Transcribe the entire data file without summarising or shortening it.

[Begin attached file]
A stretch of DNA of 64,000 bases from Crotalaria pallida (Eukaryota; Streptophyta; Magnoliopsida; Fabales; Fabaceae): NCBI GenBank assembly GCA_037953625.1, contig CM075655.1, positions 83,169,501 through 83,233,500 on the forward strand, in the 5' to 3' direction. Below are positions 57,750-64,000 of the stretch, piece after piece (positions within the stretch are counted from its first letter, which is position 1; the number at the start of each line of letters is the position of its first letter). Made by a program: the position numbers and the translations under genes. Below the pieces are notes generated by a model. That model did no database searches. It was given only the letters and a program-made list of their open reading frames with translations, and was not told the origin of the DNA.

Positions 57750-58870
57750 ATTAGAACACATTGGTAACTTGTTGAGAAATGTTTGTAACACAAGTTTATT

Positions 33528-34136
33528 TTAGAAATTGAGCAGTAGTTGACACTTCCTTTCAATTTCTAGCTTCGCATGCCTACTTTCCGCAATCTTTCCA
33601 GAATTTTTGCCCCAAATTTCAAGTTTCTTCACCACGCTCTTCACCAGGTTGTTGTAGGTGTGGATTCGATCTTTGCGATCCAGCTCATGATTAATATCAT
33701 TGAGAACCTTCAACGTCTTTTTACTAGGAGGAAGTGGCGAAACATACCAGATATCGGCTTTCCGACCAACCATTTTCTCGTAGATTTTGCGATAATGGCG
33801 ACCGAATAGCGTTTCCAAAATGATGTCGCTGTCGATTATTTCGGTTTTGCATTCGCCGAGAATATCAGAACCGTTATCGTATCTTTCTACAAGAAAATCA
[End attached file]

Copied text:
A stretch of DNA of 64,000 bases from Crotalaria pallida (Eukaryota; Streptophyta; Magnoliopsida; Fabales; Fabaceae): NCBI GenBank assembly GCA_037953625.1, contig CM075655.1, positions 83,169,501 through 83,233,500 on the forward strand, in the 5' to 3' direction. Below are positions 57,750-64,000 of the stretch, piece after piece (positions within the stretch are counted from its first letter, which is position 1; the number at the start of each line of letters is the position of its first letter). Made by a program: the position numbers and the translations under genes. Below the pieces are notes generated by a model. That model did no database searches. It was given only the letters and a program-made list of their open reading frames with translations, and was not told the origin of the DNA.

Positions 57750-58870
57750 ATTAGAACACATTGGTAACTTGTTGAGAAATGTTTGTAACACAAGTTTATT

Positions 33528-34136
33528 TTAGAAATTGAGCAGTAGTTGACACTTCCTTTCAATTTCTAGCTTCGCATGCCTACTTTCCGCAATCTTTCCA
33601 GAATTTTTGCCCCAAATTTCAAGTTTCTTCACCACGCTCTTCACCAGGTTGTTGTAGGTGTGGATTCGATCTTTGCGATCCAGCTCATGATTAATATCAT
33701 TGAGAACCTTCAACGTCTTTTTACTAGGAGGAAGTGGCGAAACATACCAGATATCGGCTTTCCGACCAACCATTTTCTCGTAGATTTTGCGATAATGGCG
33801 ACCGAATAGCGTTTCCAAAATGATGTCGCTGTCGATTATTTCGGTTTTGCATTCGCCGAGAATATCAGAACCGTTATCGTATCTTTCTACAAGAAAATCA